Transport, health and skills are top priorities for levelling up, say Northern leaders
While essential funding and facilitation will come from central government, Northern leaders recognise that “long term gains (especially in productivity and the creation of jobs) should come from the private sector”.
The findings are based on 18 direct interviews with senior leaders in the North, as well as more than 100 responses to an online survey.
There is a high degree of confidence that businesses will deliver and 95% say that “private businesses are key to achieving planned infrastructure projects.”
While no single issue dominates, many talked about the need to ‘level up people’ and skills and the future workforce was most commonly selected (45%) as a current challenge – with 18% selecting it as their top challenge – followed by inequalities (38%), health and wellbeing (35%) and transport (35%).
While greater devolution was popular among those interviewed, local powers to raise taxes were viewed as more difficult politically.
The research also shows that while appetite for the term ‘levelling up’ itself has waned, the principle behind it commands wide support.
Richard Robinson, Atkins UK and Europe CEO, said: “Improving transport links and systems helps unlock economic opportunity by improving the connection between growing and struggling economic hubs.
“With infrastructure we help create better and more efficient places for people to live and work in, mindful of the impact the built environment can have on social behaviours, health and well-being. And as a major employer we offer an extensive apprenticeship programme for young people, recently welcoming 170 apprentices, our largest number ever.”
Kieran Fernandes, Durham University Business School, said: “Regional rebalancing has been a long-held aspiration of consecutive UK governments and a long-held need for the North of England. The research, which has been inspired by the government’s recent Levelling-Up agenda, is timely, informative, and impactful.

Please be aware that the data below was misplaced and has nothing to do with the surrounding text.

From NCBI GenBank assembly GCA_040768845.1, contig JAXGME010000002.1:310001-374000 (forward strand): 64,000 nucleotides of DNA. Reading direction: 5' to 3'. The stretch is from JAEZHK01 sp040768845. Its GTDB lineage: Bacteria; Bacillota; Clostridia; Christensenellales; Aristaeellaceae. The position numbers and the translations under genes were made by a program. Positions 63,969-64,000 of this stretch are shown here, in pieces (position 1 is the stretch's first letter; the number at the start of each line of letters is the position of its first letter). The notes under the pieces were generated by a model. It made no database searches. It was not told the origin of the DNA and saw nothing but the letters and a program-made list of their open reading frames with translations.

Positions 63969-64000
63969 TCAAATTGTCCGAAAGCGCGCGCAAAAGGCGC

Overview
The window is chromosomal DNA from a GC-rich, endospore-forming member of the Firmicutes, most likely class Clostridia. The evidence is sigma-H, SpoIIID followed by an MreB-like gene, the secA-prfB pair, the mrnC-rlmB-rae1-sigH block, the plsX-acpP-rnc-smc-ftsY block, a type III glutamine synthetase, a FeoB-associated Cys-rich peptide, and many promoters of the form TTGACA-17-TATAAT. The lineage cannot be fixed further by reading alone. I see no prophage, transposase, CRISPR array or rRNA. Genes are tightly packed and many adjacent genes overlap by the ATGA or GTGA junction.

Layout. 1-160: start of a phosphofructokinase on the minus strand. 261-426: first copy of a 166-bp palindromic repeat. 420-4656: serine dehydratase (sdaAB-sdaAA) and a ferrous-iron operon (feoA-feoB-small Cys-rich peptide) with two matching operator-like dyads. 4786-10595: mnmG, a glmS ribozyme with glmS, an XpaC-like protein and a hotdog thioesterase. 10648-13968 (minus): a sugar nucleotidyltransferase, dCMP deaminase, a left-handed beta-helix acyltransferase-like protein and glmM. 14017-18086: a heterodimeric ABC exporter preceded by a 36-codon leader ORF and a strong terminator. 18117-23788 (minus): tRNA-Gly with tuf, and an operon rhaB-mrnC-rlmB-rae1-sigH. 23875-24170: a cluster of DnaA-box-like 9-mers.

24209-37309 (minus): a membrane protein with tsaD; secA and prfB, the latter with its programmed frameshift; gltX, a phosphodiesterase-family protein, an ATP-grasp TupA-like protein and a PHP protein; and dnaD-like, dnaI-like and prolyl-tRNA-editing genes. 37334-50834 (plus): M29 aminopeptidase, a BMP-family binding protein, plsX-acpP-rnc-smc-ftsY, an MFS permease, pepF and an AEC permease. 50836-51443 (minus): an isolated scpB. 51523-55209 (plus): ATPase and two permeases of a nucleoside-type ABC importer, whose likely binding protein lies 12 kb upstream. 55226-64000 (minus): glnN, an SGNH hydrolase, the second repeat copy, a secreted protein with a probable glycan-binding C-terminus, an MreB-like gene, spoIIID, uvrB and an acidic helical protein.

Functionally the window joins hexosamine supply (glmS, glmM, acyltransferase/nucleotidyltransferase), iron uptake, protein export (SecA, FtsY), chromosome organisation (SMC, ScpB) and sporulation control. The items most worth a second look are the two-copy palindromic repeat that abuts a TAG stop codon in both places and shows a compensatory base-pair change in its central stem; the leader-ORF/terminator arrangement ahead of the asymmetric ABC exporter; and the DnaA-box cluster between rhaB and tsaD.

“It is timely because it comes at a moment where there is increased attention to the inequalities between the economies and living standards of the North and the South. It is informative because it illustrates where these differences lie and what the region’s key decision makers think about them. Finally, it is impactful because it provides clear and unequivocal evidence of the urgent need for investment in the region’s physical and digital infrastructure as a medium for bridging inequalities and enhancing economic and social progress.”
Henri Murison, Chief Executive of the Northern Powerhouse Partnership, said: “Bringing together the North’s civic and business leaders as the Northern Powerhouse Partnership, we know the role of Atkins and the wider business community is critical for the North. The continued commitment of all our members is a unique commitment to work collectively for the betterment of the North; the economic and social value they create as businesses can and should change our places for the better, and for good.
“As we look forward to the future, listening to the opinions of the leadership of local government in the North is a valuable reminder that the Northern Powerhouse is still relevant to them – just as it is to Northern business leaders. In fact, those who lead our places in the Tees Valley, through West Yorkshire to Liverpool City Region and up the M6 felt more favourably in embracing it than the term ‘levelling up’.“
Working with businesses and organisations across the North